CPH: There’s an interesting current running through the series of Cindy being a Millennial, but not sharing many of the experiences of those in her age group. She’s not really a digital native and her cultural references are all fairly dated. Does this contribute to Cindy’s sense of isolation, and is that part of what makes her want to go back into the bunker?

RT: Getting to play with the Steve Rogers-like “Person out of time” moments are a lot of fun, but yeah, those moments are also meant to illustrate how isolated Cindy is, and how hard it is for her to connect. When we looked at the timeline of things that happened while she was gone, technology and the way it affects our day to day lives struck me the hardest. There’s a panel in issue #1 that Stacey drew that I love, where Cindy’s walking along and everyone is staring at their phones. As a late adapter (and now total addict) to cell phones, I could really relate to that moment. Everyone is so connected and so alone at the same time.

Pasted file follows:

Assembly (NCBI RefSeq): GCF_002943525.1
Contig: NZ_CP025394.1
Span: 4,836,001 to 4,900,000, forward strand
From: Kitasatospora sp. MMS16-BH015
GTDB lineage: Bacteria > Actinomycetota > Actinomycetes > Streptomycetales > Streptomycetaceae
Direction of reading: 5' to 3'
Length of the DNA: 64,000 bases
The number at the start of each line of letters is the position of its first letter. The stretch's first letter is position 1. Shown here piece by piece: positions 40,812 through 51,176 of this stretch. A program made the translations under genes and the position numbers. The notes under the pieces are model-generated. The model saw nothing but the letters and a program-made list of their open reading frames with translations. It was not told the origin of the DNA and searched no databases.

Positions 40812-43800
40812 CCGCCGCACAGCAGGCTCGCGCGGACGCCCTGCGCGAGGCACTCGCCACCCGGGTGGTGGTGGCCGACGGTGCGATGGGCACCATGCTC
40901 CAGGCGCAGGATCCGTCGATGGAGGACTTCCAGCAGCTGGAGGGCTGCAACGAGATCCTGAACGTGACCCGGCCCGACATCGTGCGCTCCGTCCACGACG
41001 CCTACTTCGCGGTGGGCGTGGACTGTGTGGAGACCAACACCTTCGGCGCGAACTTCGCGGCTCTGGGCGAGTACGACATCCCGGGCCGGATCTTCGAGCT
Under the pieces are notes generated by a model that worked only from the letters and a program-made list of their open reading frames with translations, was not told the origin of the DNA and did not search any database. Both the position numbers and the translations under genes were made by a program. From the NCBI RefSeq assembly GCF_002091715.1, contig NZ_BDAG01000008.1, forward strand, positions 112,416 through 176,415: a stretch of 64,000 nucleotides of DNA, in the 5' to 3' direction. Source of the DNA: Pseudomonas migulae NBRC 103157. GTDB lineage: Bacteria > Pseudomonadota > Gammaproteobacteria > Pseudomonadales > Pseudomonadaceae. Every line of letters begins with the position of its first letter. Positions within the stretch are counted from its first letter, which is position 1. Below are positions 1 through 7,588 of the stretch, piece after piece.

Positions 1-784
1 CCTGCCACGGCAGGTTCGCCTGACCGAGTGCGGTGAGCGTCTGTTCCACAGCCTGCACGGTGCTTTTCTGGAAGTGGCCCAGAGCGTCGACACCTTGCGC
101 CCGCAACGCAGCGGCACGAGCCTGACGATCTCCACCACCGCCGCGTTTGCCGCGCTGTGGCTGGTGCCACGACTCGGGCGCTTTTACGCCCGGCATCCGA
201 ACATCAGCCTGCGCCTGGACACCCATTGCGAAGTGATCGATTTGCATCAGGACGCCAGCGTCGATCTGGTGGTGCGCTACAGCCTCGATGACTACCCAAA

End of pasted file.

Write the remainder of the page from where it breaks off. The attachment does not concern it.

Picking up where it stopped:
Art by Stacey Lee and Ian Herring, from Silk vol 1 #1.

Art by Stacey Lee and Ian Herring, from Silk vol 1 #1.

And a huge credit to Nick Lowe and former Assistant Editor Ellie Pyle who really pushed for JJJ to have a large role in the book. I was worried about writing such an iconic character, but I love the dynamic he and Cindy have and the scenes they’ve shared. Nick is always like, “More JJJ!” and every time it leads to a great moment.

CPH: When Reed Richards first suggests she talks to Dr. Sinclair, Cindy is pretty reluctant. But then she gets a number of subtle suggestions that maybe it’s okay to reach out for help, and eventually Cindy calls to set up an appointment. Why was it important to show that initial reluctance and denial? 

RT: Showing Cindy’s reluctance and then showing her actually going to therapy felt integral to making sure that decision felt authentic. It’s a moment that I think a lot of people initially have when it comes to therapy. I mean, when I needed help, I was in denial about it, thinking—therapy, shmerapy. And I’m the son of a therapist! I’m so grateful I went, but it took a while to get me there. So, we wanted to show the reality of that decision, and, while we’re not trying to be preachy, it was important to show therapy as a normal process, that shouldn’t have any shame or stigma associated with it. It’s normal to go to therapy, and it’s normal to resist going. But in the end: if you’re willing to do the work and you have a great therapist, it can help. I’ve benefited enormously from therapy over the years—it’s changed my life.